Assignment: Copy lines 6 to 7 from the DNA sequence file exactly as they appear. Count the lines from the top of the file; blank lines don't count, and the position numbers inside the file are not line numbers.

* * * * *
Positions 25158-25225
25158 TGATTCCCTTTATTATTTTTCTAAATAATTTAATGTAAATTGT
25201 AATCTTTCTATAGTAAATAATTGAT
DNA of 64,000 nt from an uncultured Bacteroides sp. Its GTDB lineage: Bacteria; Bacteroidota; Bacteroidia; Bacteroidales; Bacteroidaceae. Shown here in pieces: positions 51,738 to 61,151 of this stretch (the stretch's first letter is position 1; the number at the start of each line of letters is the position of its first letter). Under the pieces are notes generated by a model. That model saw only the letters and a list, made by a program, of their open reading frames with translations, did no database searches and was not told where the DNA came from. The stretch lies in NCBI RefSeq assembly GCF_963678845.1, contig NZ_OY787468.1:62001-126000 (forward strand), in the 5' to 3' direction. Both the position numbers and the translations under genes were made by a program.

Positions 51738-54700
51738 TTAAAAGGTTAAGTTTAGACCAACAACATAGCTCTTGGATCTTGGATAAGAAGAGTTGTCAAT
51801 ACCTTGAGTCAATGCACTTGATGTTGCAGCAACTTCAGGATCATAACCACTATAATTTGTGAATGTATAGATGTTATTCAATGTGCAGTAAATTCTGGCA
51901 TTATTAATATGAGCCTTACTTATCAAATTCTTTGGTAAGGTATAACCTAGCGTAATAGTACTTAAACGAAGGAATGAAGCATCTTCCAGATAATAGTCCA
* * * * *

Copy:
51738 TTAAAAGGTTAAGTTTAGACCAACAACATAGCTCTTGGATCTTGGATAAGAAGAGTTGTCAAT
51801 ACCTTGAGTCAATGCACTTGATGTTGCAGCAACTTCAGGATCATAACCACTATAATTTGTGAATGTATAGATGTTATTCAATGTGCAGTAAATTCTGGCA